Friday, August 28, 2015

Failure to Show Nexus Between Patented Invention and Alleged Harm Precludes Preliminary Injunction

The court denied plaintiff's motion for a preliminary injunction to preclude defendant from selling its accused semiconductor inspection products because plaintiff failed to establish irreparable harm based on incumbency/vendor lock-in. "[Plaintiff'] argument of irreparable harm without an injunction is focused on 'incumbency' or vendor lock-in—the idea that customers who purchase [the accused product] will be unlikely to switch to a [plaintiff's] product because of the substantial switching costs. . . . [Plaintiff] has failed to proffer any customer based evidence — either directly from a customer or in survey form — indicating that the [patent-in-suit] influences customers’ purchasing decisions or makes the product significantly more desirable. . . . [T]hese systems have numerous features permitting inspection of increasingly smaller components. Because of this complexity, the causal nexus requirement is not easily satisfied. Also cutting against [plaintiff's] causal nexus arguments is the sizable price difference of the [accused] and [plaintiff's] systems [$2.8 million and $4.4 million.]. . . While price always influences purchasing decisions, the sizeable disparity here suggests price difference would play a significant role in the purchase decision."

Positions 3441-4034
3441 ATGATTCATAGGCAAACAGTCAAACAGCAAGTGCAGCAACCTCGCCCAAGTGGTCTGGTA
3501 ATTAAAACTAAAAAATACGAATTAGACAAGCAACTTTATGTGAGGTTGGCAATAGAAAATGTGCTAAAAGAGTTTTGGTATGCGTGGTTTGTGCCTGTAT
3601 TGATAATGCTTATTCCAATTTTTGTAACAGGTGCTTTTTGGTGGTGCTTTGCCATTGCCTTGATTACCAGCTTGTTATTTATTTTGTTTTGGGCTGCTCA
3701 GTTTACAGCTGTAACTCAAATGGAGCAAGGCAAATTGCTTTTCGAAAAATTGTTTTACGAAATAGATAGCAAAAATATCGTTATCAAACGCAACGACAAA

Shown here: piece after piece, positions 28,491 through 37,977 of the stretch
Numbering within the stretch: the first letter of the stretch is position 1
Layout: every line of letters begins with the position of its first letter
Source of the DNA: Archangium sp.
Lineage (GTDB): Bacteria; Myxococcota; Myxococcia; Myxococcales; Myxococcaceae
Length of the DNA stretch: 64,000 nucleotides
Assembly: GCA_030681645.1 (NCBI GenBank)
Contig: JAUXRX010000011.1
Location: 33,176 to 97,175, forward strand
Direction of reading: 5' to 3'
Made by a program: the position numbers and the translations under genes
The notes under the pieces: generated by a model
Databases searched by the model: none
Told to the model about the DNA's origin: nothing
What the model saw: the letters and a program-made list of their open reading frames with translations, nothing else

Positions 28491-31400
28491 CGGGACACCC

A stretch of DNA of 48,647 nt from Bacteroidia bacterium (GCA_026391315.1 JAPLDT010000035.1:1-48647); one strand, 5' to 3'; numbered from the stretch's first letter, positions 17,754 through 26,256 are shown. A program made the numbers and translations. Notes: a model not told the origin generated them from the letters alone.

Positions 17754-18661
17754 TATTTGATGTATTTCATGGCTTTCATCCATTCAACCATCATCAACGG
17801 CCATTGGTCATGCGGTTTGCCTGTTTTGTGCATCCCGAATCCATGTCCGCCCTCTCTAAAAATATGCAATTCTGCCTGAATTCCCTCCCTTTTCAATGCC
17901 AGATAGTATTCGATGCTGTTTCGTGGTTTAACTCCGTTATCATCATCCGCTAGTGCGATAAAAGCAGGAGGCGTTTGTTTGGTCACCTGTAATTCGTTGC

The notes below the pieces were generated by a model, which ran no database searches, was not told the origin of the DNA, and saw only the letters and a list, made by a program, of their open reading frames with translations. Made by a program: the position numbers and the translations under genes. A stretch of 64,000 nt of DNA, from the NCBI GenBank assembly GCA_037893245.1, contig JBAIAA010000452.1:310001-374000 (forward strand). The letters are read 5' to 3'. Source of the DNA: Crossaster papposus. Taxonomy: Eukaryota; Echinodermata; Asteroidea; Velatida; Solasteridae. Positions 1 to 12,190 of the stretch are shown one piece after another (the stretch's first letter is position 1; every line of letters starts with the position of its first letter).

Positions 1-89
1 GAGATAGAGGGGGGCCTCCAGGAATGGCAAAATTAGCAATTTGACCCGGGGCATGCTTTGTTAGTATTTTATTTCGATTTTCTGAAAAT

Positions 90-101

Rudolph Technologies, Inc v. Camtek Ltd., 0-15-cv-01246 (MND August 26, 2015, Order) (Montgomery, J.)

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